Juvenile Probation

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Juvenile Probation

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Juvenile Probation

The formation of a juvenile justice system over a hundred years ago in the United States of America led to the need for installation of corrective and rehabilitative measures for delinquents. A minor offender goes through several stages in the American juvenile justice system. One of the possible measures imposed on the juvenile include probation. Juvenile probation is in three major forms of probation services. These include traditional juvenile probation, intensive supervision programs and school based probation. The disposition that a juvenile is placed in depends on several factors including their age, mental status, available evidence and the nature of crime committed among others.

Traditional juvenile probation is a disposition, which places juvenile offenders on informal, voluntary or formal court-ordered supervision. Under this type of probation service, juvenile probation officers establish contact with almost every case entering the system, performing duties ranging from screening cases to the supervision of cases. The probation officer thoroughly looks through the cases that get into the system to find out more about them. They supervise juveniles who are placed on probation through monitoring their behavior.

Juvenile intensive supervised probation is a disposition, which similar to the traditional probation service, places the minor offender under a juvenile probation officer. It slightly differs from the traditional juvenile probation service in that the minor offender has higher levels of contact with probation officers or caseworkers, the officers have smaller caseloads and there exist strict conditions of compliance. Some of the programs that incorporate intensive supervised probation include the Delaware intensive supervision program, Florida community Control program, Massachusetts Intensive Probation Supervision Program and New Jersey’s Intensive Supervision Program.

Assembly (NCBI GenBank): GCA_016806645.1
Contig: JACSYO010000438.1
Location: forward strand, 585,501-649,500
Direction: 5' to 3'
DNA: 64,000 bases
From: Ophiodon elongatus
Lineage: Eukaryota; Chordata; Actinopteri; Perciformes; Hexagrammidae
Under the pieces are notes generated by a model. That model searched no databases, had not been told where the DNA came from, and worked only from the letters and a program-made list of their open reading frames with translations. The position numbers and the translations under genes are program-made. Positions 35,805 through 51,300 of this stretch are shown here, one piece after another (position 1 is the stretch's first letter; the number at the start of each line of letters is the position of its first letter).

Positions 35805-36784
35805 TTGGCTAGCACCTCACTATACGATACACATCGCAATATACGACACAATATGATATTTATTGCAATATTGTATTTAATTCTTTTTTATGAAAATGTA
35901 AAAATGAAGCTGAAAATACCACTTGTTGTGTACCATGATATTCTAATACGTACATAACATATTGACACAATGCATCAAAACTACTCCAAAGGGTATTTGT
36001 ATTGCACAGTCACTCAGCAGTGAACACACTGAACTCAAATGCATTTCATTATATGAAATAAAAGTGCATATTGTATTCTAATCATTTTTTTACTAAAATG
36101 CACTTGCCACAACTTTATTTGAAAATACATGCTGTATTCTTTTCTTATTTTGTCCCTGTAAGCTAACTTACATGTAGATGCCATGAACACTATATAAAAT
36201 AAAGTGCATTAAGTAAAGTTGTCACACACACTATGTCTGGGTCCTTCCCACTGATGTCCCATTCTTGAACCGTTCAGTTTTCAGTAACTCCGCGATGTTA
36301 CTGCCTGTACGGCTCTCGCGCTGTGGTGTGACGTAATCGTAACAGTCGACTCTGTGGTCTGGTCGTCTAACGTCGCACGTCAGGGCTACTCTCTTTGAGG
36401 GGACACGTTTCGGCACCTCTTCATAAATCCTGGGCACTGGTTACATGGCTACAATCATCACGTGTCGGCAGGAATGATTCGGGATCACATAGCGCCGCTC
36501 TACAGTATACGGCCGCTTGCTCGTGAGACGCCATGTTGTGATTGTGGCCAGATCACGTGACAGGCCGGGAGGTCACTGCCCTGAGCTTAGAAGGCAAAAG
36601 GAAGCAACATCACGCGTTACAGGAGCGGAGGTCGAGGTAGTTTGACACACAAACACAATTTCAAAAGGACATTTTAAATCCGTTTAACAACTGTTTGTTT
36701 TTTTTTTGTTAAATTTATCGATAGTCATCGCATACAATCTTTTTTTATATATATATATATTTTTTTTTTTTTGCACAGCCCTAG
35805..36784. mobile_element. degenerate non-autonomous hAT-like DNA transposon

Juvenile intensive supervised programs are more effective compared to traditional juvenile probation because intensive supervised probation exercises a higher level of control over the offender through greater contact and therefore ensure public safety. This is through a reduction in the ratio of officer to offender ratio. These programs incorporate wider range of services to address the needs of the offender and provide a wide range of risk control strategies with an aim of correcting the offender.

References

Development Services Group, Inc. (2002). Probation Services. Literature Review. Washington DC: Office of Juvenile Justice and Delinquency Prevention.




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